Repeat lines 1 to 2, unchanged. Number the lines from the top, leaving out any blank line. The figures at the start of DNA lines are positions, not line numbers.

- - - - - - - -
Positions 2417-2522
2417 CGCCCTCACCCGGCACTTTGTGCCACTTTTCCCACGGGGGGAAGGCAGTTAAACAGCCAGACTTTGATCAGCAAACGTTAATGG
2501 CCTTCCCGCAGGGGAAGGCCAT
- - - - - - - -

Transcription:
Positions 2417-2522
2417 CGCCCTCACCCGGCACTTTGTGCCACTTTTCCCACGGGGGGAAGGCAGTTAAACAGCCAGACTTTGATCAGCAAACGTTAATGG